But before the bronze medal game with Canada, the Brazilians walked off the court, saying they intended to forfeit in protest. They changed their minds and beat Canada 57-46 for the bronze.
''They submitted a protest that wasn't really a protest because they didn't submit it on time,'' Garcia said. ''They should have made the protest before the game was over. There's no way we can go through a protest, whether there was a mistake or not.''
The Brazilians said they would appeal to FIBA, the international governing body for basketball.
''They should improve the people working.'' said Bobby Beck, vice president of Brazil's basketball federation.
The U.S. women's handball team saw its shot at an Olympic berth disappear with a 29-26 overtime loss to heavily favored Argentina. The Americans will play Uruguay on Tuesday for the bronze medal.
With 34 seconds to play in regulation, Alyssa McKenna (New York) tied the game at 24. Argentina had a last-second goal disallowed, but dominated in the extra session.
Edina Batar (Budapest, Hungary) had 11 goals for the United States.
''Coming into this whole tournament, we were the underdogs in a big way,'' team captain Lisa Eagen (Oskaloosa, Iowa) said, ''and not only did we get better throughout, we started to play with authority. ... This whole experience makes a statement for our program that we're building.''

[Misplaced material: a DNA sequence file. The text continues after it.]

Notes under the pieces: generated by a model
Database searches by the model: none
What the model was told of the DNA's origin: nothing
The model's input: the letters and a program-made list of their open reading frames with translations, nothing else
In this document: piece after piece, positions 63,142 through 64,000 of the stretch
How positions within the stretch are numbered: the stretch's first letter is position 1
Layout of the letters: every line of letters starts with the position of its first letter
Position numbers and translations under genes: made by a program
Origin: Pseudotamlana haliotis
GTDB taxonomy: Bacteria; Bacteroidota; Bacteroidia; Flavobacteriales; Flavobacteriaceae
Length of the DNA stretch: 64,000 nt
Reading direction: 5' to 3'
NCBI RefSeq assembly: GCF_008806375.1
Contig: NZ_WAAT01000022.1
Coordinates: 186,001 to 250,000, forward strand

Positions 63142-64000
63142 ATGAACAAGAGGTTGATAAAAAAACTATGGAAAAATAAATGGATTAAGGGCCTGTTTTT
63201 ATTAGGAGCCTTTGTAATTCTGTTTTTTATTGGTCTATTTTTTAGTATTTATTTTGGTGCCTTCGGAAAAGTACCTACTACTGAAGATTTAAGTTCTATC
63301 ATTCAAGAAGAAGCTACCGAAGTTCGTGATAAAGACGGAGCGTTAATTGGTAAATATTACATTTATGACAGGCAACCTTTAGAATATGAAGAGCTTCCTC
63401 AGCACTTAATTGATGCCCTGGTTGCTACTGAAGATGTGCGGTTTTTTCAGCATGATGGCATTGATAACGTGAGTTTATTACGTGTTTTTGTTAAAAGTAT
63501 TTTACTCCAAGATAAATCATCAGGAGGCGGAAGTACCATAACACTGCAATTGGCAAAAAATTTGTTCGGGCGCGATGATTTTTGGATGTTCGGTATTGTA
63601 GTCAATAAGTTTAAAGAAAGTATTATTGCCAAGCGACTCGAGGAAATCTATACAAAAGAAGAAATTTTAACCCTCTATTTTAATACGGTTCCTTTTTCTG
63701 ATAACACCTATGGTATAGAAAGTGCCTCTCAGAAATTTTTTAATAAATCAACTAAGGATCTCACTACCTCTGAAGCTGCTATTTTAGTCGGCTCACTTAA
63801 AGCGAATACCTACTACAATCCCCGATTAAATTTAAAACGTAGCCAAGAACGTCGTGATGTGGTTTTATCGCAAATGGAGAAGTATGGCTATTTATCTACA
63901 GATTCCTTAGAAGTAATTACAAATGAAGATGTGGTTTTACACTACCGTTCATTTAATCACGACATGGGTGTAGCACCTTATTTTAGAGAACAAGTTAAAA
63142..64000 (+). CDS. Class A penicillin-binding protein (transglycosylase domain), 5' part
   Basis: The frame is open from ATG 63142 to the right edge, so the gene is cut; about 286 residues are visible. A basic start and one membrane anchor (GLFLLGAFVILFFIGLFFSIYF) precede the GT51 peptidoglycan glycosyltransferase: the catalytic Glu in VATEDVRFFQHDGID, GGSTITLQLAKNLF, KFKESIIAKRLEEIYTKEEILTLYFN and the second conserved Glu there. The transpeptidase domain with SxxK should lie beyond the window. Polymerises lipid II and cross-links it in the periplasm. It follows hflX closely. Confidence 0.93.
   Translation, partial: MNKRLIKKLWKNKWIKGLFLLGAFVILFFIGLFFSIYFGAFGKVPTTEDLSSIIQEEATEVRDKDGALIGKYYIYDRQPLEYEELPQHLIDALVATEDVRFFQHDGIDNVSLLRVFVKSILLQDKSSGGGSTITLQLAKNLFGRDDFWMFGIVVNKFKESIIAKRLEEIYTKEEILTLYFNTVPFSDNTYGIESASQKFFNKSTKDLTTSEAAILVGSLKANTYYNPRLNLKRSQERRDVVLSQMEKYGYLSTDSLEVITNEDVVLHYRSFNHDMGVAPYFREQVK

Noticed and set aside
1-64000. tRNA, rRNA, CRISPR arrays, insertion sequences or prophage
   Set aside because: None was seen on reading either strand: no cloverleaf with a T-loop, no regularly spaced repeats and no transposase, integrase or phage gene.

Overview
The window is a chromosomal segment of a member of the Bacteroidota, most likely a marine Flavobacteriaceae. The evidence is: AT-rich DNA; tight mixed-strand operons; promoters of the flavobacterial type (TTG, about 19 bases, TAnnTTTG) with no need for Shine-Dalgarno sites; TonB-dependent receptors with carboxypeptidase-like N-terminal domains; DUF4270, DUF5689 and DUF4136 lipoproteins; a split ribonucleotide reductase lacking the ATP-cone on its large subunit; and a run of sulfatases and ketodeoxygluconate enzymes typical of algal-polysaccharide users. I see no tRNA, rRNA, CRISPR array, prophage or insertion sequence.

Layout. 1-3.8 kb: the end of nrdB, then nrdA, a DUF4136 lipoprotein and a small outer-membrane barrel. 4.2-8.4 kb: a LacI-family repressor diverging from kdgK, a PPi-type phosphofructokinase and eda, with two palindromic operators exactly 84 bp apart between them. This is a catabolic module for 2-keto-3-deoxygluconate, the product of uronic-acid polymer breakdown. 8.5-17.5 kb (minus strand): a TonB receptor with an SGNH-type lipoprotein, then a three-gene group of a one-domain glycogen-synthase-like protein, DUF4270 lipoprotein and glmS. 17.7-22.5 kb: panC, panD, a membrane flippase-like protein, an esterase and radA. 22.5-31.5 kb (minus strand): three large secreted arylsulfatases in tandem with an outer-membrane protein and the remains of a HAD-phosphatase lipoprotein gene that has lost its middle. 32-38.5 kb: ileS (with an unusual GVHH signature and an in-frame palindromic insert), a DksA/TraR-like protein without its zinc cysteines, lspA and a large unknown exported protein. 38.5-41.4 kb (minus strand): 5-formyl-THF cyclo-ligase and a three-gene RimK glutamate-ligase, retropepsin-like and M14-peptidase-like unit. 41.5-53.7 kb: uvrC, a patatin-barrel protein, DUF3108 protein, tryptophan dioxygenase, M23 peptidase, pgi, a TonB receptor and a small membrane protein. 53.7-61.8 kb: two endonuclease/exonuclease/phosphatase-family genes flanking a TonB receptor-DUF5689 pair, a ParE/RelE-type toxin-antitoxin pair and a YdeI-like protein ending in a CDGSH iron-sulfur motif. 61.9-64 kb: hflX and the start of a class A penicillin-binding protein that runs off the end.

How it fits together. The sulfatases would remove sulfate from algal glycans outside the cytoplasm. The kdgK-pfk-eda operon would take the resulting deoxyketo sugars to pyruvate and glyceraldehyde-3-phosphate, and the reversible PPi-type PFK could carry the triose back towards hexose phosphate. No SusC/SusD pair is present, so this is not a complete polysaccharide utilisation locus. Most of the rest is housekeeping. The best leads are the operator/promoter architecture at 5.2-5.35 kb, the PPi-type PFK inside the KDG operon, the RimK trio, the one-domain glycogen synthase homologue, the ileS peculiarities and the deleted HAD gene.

Also making a statement in the Pan Ams has been Marcelo Rios, once the world's top-ranked tennis player and now 43rd. The Chilean edged Alex Kim of Potomac, Md., 7-6 (9), 7-6 (4) to make the finals against Brazil's Ferdinand Meligeni.
''I'm not at the level I have been in the past, but I will still win the title in my present condition,'' Rios said.
Meligeni will be playing his final match after 13 years on tour. That didn't faze Rios.
''I'm indifferent,'' he said. ''I've played finals of major tournaments and I am used to the pressure and different types of opponents. I also know how to control anxiety and remain calm.''
After winning two races Saturday, Lanee Butler (Aliso Viejo, Calif.) clinched a gold medal in Mistral sailing with two races remaining.
''I'm ecstatic I won the gold medal, because I haven't competed in an international competition since the Sydney Olympics,'' she said.
The U.S. men's rifle team finished off a gold medal sweep as Jason Parker (Omaha, Neb.) and Eric Uptagrafft (Spokane, Wash.) went 1-2 in the 50-meter, then Randy Sotowa (Arcadia, Calif.) won men's skeet.
Brazilians swept the marathon. Vanderlei Lima won the men's race in 2 hours, 19 minutes, 8 seconds. Nineteen runners started the race, but six dropped out.
Marcia Narloch captured the women's gold in 2:39.54.
Justin Orenduff of Chesapeake, Va., threw a two-hitter and struck out eight as the Americans beat Brazil 7-0 in baseball. Cuba's powerful team eliminated the hosts 10-0 in eight innings, even though the Dominicans had 13 former major leaguers on the squad.